News

Remembering Doug Cameron, Dedicated to Teaching

We remember longtime Professor of Modern Languages Douglas Mac Donald Cameron, his passion for Spanish and Mexican literature and culture, and his love of teaching. He inspired countless students.

Doug, whose Aug. 8 death was due to complications of cancer, joined the Ursinus faculty in 1986 and became fulltime the following year. As a scholar of Don Quixote, he loved bringing Cervantes to life for his students. Other favorite courses included Mexican Cinema and Spanish Golden Age Literature. He taught all levels of Spanish language, from introductory to advanced, and for many years led summer programs that took Ursinus students to Cuernavaca and Puebla, Mexico, for the study of language and culture. He taught in the Ursinus first-year program, the Common Intellectual Experience (CIE).

Matthew Mizenko, Chair of Modern Languages, notes that, “Doug had a passion for theory, tirelessly engaging his students and colleagues in discussions of narratology and film theory.  His enthusiasms overflowed literature, into architecture, music, and the visual arts. An ardent supporter of the Philip and Muriel Berman Museum of Art at Ursinus, he challenged students and colleagues to debate the connections and dissonances among works in a wide variety of artistic forms.

“Doug had an extraordinary commitment to Ursinus and to the vocation of teaching, continuing to teach classes in spite of his often frail condition in recent semesters,” Mizenko said.

Born in New York City, Doug lived in many countries in his youth. His family left Cuba just ahead of Castro taking power. He first came to our neighborhood as a student of The Hill School, a prestigious Pottstown preparatory school. He graduated cum laude from Harvard University, and earned his Ph.D in Spanish and Comparative Literature from the University of California, San Diego. Prior to joining the Ursinus faculty, Doug taught at the University of Nevada—Reno, Rice University, the University of Houston and Holy Family College.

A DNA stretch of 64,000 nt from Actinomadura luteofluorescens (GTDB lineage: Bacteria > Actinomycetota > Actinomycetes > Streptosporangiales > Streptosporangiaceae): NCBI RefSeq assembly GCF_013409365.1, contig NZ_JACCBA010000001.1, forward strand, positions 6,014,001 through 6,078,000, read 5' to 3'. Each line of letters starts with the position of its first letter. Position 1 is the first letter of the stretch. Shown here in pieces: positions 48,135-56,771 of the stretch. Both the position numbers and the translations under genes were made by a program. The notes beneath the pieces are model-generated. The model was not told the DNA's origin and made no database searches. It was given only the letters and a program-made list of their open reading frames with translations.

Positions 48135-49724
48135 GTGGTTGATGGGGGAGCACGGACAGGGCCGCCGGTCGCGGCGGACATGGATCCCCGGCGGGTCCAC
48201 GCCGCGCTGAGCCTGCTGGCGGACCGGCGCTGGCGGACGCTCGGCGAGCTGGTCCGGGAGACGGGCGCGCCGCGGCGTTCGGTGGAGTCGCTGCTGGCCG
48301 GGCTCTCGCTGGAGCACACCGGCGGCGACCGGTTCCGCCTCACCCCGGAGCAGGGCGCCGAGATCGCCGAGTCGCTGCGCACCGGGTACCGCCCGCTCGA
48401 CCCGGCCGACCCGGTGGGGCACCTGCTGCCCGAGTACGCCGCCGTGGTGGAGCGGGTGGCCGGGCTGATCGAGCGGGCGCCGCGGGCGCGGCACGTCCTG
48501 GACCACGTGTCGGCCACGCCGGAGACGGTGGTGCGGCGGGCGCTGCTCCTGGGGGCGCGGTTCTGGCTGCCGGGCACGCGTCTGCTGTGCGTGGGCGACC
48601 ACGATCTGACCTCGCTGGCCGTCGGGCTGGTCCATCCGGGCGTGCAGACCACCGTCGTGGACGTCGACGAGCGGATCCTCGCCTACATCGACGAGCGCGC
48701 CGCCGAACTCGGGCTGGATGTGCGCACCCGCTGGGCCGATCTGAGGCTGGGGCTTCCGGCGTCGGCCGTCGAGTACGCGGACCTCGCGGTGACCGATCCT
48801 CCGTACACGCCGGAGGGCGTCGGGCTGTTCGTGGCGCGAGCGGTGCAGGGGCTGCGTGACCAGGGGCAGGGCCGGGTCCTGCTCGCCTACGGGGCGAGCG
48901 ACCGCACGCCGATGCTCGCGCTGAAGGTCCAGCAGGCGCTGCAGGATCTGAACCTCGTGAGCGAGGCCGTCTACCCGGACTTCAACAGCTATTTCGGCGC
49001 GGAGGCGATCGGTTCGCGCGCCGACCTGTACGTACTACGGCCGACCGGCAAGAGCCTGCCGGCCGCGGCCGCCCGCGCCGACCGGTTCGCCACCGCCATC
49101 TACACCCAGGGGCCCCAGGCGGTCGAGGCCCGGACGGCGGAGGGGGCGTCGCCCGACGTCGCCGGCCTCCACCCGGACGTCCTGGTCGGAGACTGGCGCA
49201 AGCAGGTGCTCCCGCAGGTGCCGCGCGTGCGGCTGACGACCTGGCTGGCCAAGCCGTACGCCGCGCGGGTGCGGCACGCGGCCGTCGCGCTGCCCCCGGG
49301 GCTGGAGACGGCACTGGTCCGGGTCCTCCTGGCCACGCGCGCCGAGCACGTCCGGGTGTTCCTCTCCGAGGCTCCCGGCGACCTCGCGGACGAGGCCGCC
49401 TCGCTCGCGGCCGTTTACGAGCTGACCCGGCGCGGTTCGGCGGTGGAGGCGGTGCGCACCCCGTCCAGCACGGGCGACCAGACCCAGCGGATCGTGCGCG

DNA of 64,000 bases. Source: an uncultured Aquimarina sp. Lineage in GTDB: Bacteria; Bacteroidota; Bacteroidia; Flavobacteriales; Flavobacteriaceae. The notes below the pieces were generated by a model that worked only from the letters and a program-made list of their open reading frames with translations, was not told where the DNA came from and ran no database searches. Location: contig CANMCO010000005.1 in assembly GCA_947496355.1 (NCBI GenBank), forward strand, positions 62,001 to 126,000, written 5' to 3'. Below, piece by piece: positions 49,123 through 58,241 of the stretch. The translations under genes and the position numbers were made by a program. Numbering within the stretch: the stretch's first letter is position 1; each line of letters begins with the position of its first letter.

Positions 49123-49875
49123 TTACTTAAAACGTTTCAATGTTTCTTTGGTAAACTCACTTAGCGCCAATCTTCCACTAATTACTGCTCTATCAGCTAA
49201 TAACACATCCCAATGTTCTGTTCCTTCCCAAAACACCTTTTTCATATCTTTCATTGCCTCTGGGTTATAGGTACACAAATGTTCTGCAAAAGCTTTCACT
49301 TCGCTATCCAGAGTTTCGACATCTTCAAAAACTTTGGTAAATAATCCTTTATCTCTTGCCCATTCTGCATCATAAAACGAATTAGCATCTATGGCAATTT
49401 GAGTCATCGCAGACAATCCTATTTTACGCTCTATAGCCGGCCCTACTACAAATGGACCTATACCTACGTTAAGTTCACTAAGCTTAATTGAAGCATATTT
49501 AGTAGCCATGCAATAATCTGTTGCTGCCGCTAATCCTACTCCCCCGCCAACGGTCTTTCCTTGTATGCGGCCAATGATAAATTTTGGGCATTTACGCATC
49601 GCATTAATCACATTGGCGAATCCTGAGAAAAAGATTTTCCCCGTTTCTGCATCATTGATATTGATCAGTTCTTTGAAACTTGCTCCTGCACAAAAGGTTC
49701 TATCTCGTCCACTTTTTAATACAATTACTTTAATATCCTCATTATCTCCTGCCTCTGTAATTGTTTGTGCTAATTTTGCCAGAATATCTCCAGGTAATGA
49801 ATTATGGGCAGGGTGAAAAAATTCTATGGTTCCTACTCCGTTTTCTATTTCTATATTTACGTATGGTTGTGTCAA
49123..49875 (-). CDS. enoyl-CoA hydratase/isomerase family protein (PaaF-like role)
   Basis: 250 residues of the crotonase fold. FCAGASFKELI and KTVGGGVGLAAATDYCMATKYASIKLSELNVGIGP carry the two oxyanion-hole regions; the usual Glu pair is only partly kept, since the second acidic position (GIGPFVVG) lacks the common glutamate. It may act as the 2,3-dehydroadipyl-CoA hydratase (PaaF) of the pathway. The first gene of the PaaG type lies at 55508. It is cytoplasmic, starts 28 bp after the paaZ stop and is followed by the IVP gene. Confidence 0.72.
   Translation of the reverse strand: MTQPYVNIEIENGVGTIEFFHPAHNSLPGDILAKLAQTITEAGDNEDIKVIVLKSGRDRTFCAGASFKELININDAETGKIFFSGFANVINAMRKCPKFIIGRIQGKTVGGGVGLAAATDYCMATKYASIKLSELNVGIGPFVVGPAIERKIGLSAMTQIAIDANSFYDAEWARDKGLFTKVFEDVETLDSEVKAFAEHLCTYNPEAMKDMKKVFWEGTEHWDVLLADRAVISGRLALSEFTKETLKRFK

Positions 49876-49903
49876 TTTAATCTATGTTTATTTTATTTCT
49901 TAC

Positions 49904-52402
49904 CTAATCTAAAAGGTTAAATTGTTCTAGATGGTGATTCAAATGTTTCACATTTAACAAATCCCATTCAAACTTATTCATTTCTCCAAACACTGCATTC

He is survived by his wife, Edith Guay, and daughters, Maya Houston of Houston, Texas, and Rima Cameron of Harrisburg. He has five loving grandchildren.

In his long career at Ursinus, Doug influenced the lives of thousands of students, inspiring them with his playful love of life and literature. He will be deeply missed. A memorial service will be held at Trinity U.C. C. Church in Collegeville on Wednesday, August, 12, at 4 p.m. (viewing at 2:30)—welcoming all whose lives Doug touched. A celebration of his life, learning, and teaching at Ursinus College is being planned for the fall.